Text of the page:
6. As someone who has often frequented the area; which good New Yorker doesn't go for their yearly pilgrimage to Disney, I can tell you that there are no signs about alligators and the possibility of alligators is way beyond any tourists imagination. The lagoons are mostly man made and the waters are very calm. The no swimming signs tht are there are viewed more as a be there at your own risk because they don't guarantee a life guard and they don't want liability but is very far from an actual threat. If it's true that Disney has dealt with gators there that will be some major lawsuit.
    Perhaps the reason why people ignore genuine signs that post threats is because nowadays everyone just puts up signs to avoid guilt so when there is a real threat people don't take it seriously.

  7. Why would anyone put up a sign saying "no swimming"? I can think of several actual examples I've experienced: dangerous drop-off, riptides, sharks, dangerous levels of pollution. They are all based on danger. If there was no danger then there would be no reason to post a sign. There is no sign saying "no swimming" at the local pool.

  8. Do you really believe that that would absolve the resort of responsibility. If they routinely remove alligators from that locations, there should have been signs alerting patrons to the real danger. I don't think that there is a limit to the negligence of the resort. How do you pay a parent for a murdered child?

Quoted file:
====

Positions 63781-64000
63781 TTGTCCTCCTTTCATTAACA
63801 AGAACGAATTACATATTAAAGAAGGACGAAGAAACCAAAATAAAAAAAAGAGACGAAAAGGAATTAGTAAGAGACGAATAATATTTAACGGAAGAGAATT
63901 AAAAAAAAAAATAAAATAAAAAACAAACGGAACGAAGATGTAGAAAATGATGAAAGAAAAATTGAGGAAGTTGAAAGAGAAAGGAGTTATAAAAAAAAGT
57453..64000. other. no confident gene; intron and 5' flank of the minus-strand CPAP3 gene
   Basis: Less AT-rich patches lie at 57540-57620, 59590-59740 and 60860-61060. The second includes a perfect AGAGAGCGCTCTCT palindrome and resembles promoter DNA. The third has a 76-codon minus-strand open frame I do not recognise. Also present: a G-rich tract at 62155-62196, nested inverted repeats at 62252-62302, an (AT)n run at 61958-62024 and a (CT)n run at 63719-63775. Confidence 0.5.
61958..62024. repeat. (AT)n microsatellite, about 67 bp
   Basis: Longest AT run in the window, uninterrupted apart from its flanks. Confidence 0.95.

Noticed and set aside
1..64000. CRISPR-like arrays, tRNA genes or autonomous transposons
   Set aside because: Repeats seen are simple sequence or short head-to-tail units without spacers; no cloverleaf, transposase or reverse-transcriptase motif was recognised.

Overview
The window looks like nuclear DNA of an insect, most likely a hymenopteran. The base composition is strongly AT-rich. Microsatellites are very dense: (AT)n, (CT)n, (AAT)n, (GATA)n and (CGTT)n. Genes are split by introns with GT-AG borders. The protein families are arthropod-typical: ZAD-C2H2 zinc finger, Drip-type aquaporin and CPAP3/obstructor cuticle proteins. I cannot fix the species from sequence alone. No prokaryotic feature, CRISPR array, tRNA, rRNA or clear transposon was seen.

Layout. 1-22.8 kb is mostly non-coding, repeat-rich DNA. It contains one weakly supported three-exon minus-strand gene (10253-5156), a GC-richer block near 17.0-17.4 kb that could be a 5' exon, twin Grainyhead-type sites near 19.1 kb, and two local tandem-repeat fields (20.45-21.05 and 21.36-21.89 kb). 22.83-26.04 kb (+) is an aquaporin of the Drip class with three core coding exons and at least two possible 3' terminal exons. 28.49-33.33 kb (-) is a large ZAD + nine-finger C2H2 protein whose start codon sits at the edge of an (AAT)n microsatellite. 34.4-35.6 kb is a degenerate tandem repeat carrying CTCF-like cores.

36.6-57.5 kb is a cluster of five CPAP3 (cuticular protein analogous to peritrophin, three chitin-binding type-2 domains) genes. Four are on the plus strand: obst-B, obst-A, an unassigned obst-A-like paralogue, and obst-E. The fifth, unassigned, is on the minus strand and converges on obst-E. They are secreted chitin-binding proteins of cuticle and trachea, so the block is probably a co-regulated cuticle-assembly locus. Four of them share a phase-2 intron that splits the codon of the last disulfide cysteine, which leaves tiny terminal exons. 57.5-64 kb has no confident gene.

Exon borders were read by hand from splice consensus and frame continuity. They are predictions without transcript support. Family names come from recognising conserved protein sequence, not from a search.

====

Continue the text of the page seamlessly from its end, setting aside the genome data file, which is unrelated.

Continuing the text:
9. So you want to be technical about following rules and procedures. Ifyou want to be technical, wading is not swimming. It wasn't that the act of swimming was dangerous. The danger was being anywhere close to the water. The resort should be on the hook for the suffering of this grieving family.

  10. why put up a sign? legal iability.

    no swimming might be construed as unclear, according to the no wAding comment here.

    by the way, a general liabilty disclaimer is not valid, without advising the particular risk. thus, if the only danger of swimming is drowning, etc, then an alligator might make disney liable, if its an dangerous alligator zone. (from a legal perspective, this is not a drowning danger, its an alligator-causing-drowning danger.)

  11. but according to press reports, there was a lifeguard there, who helped the father almost immediately. which would lessen liability tremendously.

    note: disney risk management immediately pulled the family into some secluded private area, is obviously negotiating a good and quick settlement.